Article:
Homeowners trying to sell their property are struggling to adjust to new market conditions, according to new data.
The latest survey by Rightmove found that the average property asking price was more than £7,000 higher in October than in September at £236,849, despite conditions in the market suggesting a drop in prices might be more likely.
With the number of properties for sale reaching near-record levels, and buyers still experiencing difficulties in securing a mortgage, the property website said it was 'seemingly illogical' that asking prices could have increased by 3.1% over the last month.
Explaining why it thought sellers might have been tempted to raise their asking price, Rightmove said that bullish pricing was a normal characteristic of the autumn selling season, with prices having increased every October for the past decade.
It added that sellers were also struggling to react to the increased amount of properties for sale due to either an unwillingness or an inability to adjust to the new conditions.
Speculative sellers were also thought to have played a part, with some people taking advantage of the reduced cost of putting their property up for sale now that home information packs have been scrapped.
"Given the challenges of the current market, the behaviour of sellers in raising their average asking prices by over £7,000 takes some explaining," said Miles Shipside, director of Rightmove.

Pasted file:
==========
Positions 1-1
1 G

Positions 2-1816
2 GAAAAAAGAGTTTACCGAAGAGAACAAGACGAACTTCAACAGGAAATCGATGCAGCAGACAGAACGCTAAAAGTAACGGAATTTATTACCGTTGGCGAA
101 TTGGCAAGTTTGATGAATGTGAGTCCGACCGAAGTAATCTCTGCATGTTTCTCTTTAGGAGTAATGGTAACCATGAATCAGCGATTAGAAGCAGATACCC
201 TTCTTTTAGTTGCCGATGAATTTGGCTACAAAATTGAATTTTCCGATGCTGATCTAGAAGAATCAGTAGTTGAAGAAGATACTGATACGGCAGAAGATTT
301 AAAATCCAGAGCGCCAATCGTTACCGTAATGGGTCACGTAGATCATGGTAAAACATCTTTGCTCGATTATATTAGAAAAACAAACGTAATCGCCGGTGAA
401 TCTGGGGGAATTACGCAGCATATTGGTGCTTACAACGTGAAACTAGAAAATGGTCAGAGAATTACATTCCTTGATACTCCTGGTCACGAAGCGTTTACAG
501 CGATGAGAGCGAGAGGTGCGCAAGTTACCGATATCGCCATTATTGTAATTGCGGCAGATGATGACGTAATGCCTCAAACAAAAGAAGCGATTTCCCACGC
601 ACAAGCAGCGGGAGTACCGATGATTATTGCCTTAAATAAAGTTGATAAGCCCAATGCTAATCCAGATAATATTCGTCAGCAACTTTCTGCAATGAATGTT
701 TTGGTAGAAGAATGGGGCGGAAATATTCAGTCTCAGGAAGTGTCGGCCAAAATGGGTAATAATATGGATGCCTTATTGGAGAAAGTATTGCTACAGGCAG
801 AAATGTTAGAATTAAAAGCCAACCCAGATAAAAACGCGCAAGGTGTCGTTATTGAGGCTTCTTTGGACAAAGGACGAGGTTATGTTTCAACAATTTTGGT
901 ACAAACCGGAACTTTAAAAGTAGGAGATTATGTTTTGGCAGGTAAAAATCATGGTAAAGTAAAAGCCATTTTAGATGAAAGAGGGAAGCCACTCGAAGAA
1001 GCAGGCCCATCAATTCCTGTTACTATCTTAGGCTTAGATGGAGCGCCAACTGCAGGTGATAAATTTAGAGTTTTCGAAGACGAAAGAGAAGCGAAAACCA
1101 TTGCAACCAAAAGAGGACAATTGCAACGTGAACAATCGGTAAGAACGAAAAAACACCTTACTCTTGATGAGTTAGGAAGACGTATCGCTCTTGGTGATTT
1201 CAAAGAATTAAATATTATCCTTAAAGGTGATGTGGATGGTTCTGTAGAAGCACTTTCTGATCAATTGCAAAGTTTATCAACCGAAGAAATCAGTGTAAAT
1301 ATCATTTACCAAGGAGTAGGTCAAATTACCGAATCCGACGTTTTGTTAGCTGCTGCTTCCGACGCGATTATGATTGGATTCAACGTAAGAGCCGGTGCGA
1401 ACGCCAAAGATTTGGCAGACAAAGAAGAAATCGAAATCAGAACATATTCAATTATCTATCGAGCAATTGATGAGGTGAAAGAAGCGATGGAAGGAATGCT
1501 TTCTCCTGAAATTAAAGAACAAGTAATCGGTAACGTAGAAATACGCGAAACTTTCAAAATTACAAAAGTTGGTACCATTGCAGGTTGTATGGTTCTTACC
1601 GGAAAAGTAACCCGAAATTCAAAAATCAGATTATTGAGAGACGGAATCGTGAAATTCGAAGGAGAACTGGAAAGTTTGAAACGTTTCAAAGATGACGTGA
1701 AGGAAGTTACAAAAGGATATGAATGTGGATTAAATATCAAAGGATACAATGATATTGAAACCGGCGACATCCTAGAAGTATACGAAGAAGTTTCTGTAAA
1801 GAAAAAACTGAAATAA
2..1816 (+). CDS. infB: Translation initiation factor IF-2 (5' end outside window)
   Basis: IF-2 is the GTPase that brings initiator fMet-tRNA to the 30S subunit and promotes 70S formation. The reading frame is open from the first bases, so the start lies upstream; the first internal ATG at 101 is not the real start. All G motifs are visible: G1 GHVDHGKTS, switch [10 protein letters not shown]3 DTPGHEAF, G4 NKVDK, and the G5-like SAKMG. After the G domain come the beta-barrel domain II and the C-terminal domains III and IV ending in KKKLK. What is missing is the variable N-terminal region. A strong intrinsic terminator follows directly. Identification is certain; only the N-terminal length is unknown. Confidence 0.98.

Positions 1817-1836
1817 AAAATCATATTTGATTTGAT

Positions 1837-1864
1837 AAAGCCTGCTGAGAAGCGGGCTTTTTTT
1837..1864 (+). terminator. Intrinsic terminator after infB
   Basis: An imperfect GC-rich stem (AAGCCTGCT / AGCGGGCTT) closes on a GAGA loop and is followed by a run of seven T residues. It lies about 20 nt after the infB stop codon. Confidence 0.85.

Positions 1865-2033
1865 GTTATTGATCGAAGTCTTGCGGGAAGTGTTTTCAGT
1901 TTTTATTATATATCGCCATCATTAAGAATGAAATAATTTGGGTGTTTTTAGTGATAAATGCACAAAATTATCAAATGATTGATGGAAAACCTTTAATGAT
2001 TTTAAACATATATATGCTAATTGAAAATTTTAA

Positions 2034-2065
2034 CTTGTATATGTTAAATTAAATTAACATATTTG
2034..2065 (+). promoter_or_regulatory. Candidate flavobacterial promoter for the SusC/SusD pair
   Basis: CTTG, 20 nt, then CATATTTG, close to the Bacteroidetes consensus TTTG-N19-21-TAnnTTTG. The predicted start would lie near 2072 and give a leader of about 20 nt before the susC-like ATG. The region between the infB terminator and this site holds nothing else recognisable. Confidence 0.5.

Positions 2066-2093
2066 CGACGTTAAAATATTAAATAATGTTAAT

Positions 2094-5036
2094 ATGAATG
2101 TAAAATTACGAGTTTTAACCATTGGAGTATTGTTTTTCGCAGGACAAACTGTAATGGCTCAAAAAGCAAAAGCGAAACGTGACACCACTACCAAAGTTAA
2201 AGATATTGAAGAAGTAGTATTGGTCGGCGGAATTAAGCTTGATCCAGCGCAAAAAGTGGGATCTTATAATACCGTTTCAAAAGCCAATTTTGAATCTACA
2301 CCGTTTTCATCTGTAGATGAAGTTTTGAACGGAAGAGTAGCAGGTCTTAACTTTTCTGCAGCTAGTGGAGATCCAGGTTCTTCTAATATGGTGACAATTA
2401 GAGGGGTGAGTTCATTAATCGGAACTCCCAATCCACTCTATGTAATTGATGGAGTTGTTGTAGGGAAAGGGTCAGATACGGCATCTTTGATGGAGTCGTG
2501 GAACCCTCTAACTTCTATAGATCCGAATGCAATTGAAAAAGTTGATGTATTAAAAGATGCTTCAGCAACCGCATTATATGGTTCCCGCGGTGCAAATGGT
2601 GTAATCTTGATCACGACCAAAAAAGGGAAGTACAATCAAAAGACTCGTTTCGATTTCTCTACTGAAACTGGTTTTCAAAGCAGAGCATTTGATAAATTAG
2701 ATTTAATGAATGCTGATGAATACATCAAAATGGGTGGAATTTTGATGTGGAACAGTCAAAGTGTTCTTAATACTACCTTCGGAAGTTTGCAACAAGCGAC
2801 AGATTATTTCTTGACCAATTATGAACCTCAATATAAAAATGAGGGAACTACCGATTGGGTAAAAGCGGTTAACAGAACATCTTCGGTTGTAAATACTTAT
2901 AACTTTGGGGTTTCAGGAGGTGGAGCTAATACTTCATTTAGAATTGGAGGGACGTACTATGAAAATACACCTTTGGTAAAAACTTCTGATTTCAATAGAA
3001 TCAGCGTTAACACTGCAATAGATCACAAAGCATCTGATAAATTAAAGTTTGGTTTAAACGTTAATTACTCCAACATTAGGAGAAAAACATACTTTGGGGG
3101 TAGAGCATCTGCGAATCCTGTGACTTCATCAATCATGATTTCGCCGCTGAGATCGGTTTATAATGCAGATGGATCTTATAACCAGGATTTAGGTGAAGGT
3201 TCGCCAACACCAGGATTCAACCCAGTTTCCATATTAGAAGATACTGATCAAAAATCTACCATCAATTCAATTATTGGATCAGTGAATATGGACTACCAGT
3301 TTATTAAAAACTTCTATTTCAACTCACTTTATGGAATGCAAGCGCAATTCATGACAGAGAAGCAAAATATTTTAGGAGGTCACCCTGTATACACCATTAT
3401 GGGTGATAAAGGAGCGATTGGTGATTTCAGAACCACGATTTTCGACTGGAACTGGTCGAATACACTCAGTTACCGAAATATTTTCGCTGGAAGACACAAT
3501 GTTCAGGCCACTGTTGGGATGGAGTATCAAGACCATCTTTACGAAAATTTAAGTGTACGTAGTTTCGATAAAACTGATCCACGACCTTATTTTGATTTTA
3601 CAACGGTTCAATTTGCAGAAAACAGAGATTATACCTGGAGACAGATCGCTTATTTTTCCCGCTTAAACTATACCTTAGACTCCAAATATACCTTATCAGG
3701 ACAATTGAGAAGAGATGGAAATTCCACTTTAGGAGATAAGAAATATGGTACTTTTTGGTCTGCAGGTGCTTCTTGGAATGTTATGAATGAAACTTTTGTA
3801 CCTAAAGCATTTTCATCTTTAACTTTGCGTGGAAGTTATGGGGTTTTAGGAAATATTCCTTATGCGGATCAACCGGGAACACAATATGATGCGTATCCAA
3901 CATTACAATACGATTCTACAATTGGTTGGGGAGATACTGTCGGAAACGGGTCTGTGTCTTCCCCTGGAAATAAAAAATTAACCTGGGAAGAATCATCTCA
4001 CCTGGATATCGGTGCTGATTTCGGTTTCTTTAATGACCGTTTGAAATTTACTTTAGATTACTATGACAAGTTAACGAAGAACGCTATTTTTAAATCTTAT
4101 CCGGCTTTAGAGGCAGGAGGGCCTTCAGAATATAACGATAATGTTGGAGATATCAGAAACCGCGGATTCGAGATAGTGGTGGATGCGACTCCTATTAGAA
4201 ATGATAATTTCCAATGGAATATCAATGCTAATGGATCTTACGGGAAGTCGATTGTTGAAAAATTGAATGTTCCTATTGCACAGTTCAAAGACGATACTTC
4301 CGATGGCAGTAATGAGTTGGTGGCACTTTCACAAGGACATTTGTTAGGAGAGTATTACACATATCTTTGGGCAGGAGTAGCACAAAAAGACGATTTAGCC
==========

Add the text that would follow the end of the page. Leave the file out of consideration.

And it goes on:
"Every year, vendors coming to market after the summer holidays hope to take advantage of any positive price impetus from buyers who are keen to be in a new home before Christmas."
Between 2007 and 2009, October sellers tried higher prices in spite of the housing market being hit by the credit crisis, and it seems to be a habit that is proving hard to kick, even though the Government's comprehensive spending review is to be revealed later this week.
"It's not likely to be a successful tactic, though it is a sign that many sellers are not experiencing high levels of financial stress but can't afford to accept a lower price if they are to make their sums stack up for the next move," added Mr Shipside.
Despite mortgage deals not being as freely available as they once were, there are still some competitive deals available if you search hard enough.
Providers such as HSBC, first direct, ING Direct and Northern Rock are all offering some competitive mortgage deals at present.
Meanwhile, for first time buyers, Yorkshire Building Society has a number of mortgage deals available to borrowers with only a 10% deposit. Northern Rock and first direct are also offering deals to those with a 15% deposit.
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